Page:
One of the issues considered in the recent English High Court
decision of Western Trading Ltd v Great Lakes Reinsurance (UK)
PLC  was whether the claimant (Western) had a sufficient
insurable interest in the damaged properties.
Western, which was the Named Insured, did not own the
properties. Rather, it was a company through which the owner (Mr
Singh) managed and operated his property portfolio.
Under English law, the insured must have an "insurable
interest" in the subject matter of the insurance. The
rationale for this rule is that it prevents policies of insurance
being taken out as a form of gambling or speculation. Its origin
lies in the Life Assurance Act 1774, which sought to
prohibit people from insuring the lives of third parties with whom
they had no real connection, as a form of speculation, in the hope
of profiting from their deaths. (It is an interesting historical
curiosity that this practice was widespread enough to merit
The insurable interest requirement also applies to property
insurance. It is not necessary for an insured to "own"
the insured property outright – a less direct interest is
enough. For example, it may be enough that the insured is in
possession of the property, or simply that it would suffer loss if
the property were to be damaged. In other words, there may be an
insurable interest if the insured has 'something to lose'
– and it is recognised that the something may be hard to
In this case, the Court held that Western did have a
sufficient insurable interest. In reaching this conclusion, the
Court took into consideration the fact that Western paid rent to Mr
Singh, managed the properties on a day-to-day basis, was
responsible for their upkeep, dealt with insurance, paid the rates,
granted leases to sub-tenants, and ultimately had to account to Mr
Singh. There was no question of speculation or of any improper
advantage being obtained by the Insured.
The Court noted that this kind of property management
arrangement is a common one and ultimately concluded that it was
"obvious" that Western did have an insurable interest in
The legal position in Australia is rather different, and it
provides an interesting point of comparison.
In Australia, there is no requirement for an insured to have an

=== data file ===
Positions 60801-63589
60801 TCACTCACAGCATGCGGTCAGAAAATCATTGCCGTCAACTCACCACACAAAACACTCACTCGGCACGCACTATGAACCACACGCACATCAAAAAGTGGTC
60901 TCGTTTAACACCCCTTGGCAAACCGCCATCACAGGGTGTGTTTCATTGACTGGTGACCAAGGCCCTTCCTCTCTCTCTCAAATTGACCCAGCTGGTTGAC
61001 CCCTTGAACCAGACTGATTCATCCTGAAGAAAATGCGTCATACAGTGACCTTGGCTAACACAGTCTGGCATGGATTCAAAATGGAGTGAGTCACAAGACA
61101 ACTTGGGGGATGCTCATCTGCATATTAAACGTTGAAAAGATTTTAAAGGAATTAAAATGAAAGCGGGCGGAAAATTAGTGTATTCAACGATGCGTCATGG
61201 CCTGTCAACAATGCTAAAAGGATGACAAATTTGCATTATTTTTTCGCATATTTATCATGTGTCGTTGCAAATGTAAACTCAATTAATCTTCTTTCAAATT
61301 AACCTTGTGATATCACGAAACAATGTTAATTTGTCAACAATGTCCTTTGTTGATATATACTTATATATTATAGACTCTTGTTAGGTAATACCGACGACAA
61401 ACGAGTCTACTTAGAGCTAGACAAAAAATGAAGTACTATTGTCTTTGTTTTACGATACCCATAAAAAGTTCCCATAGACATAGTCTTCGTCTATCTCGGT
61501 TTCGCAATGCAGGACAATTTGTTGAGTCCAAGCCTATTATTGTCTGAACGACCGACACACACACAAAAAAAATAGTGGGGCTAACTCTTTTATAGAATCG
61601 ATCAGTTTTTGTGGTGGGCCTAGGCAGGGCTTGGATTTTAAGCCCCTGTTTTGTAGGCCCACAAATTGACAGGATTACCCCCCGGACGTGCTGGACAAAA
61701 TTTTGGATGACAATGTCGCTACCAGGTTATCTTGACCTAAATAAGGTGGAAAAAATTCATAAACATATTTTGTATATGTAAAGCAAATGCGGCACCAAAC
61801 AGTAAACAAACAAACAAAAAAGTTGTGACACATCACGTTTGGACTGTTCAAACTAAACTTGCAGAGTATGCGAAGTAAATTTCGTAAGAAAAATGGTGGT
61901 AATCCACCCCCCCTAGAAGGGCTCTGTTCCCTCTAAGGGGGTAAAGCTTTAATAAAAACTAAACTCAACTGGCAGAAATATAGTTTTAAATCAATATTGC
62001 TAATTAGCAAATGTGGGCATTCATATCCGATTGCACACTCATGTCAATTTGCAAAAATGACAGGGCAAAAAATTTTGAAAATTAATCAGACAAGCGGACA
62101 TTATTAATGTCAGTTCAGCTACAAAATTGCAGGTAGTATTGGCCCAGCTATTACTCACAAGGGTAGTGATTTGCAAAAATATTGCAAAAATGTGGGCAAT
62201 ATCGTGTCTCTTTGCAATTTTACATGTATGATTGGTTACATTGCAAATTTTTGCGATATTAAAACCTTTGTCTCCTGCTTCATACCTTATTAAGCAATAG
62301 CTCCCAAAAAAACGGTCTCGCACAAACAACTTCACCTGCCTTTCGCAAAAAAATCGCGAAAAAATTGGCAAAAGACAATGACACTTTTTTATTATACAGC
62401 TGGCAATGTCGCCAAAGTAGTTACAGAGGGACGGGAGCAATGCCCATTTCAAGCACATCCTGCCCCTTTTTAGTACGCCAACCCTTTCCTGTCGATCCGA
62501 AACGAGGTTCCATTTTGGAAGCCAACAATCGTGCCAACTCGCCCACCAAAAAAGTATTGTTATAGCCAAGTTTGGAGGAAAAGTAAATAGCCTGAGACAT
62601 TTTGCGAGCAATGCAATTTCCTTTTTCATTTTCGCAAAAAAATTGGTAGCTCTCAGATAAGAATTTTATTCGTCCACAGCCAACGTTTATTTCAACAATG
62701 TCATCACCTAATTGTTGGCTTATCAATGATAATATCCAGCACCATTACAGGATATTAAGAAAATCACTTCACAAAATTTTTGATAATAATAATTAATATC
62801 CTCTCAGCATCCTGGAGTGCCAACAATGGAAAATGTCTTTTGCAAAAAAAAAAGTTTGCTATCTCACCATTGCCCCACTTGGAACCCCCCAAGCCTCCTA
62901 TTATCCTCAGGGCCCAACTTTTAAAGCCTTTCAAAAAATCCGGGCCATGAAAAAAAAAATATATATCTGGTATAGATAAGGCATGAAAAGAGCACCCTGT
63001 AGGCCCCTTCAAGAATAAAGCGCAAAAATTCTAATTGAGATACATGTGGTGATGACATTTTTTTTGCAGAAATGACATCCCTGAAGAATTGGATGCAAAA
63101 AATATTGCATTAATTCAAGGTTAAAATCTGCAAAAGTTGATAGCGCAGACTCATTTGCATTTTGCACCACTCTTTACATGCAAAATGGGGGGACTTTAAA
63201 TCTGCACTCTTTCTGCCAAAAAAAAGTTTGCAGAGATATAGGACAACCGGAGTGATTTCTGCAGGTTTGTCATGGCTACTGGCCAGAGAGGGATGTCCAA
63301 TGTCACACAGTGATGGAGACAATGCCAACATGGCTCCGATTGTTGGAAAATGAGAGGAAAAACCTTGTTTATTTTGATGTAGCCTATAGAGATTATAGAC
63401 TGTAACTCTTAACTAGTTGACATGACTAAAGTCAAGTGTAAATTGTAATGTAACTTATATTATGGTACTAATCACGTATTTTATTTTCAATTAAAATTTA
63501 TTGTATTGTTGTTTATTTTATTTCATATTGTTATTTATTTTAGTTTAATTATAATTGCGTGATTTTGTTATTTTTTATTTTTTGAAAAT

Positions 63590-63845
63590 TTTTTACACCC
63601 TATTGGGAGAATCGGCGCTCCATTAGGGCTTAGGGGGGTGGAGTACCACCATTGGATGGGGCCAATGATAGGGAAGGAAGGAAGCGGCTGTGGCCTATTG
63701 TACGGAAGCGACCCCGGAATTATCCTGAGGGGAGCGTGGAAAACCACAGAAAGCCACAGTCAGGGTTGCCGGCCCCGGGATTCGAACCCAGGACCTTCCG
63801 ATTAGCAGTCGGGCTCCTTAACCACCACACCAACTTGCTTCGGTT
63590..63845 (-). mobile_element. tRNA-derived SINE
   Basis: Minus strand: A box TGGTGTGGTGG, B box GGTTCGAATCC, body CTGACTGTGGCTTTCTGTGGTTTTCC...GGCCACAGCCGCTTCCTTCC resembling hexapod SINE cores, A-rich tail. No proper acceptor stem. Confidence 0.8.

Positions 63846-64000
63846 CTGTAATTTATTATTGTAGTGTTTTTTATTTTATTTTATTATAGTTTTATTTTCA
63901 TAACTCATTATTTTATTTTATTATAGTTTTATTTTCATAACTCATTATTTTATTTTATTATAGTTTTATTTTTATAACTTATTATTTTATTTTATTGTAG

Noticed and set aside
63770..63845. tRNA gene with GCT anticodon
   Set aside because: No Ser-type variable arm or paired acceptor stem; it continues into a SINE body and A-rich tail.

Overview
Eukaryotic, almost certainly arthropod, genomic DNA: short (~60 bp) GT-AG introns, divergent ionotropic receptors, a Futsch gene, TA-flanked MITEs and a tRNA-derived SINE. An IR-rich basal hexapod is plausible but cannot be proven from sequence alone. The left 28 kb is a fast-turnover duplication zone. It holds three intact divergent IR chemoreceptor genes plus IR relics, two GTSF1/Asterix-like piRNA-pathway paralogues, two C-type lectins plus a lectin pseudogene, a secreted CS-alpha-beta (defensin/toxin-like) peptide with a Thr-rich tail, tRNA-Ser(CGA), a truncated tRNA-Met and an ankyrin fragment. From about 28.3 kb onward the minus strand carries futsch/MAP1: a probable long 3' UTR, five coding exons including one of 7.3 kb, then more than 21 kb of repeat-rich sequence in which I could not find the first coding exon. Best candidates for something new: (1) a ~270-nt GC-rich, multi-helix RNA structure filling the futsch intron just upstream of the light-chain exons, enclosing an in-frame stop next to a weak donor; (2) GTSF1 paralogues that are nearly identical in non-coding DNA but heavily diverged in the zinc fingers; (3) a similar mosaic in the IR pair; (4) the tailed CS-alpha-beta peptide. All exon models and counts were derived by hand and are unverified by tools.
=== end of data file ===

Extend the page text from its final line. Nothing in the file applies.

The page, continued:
interest in the insured property when the contract of insurance is
entered into or at the time of the loss. If the insured has
suffered a pecuniary or economic loss, the fact that it does not
have a legal or equitable interest in the insured property will not
bar it from recovering under the policy: see sections 16 and 17 of
the Insurance Contracts Act (Cth) 1984.
In other words, the common law proprietary test, which requires
an insurable interest, has been replaced with a test which focuses
on economic loss.
This means that an argument such as the one made in
Western would not be viable for an insurer in Australia.
It would still be open to the insurer to question whether, as a
matter of fact, the insured had suffered an economic loss, but the
insurer would not be able to avoid liability simply on the basis
that the insured had no insurable interest per se.
This change in the law was founded on a view that the
requirement as to an insurable interest was based on
"imprecise drafting and historical accident, rather than
the implementation of any clear legislative policy."
The insurable interest rule was also seen as serving no useful
purpose in the context of an indemnity policy, given that the
indemnity principle would in any case prevent a recovery where the
insured has not suffered any loss.
The outcome in Western would therefore have been the same under
Australian law (in that the Insurer would not have been entitled to
avoid liability) but the reasoning would have been different, and
the Insurer would have had to approach the claim from a different
The content of this article is intended to provide a general
guide to the subject matter. Specialist advice should be sought
about your specific circumstances.
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Contractors and principals should ensure they have appropriate insurance coverage instead of relying on indemnity clauses.
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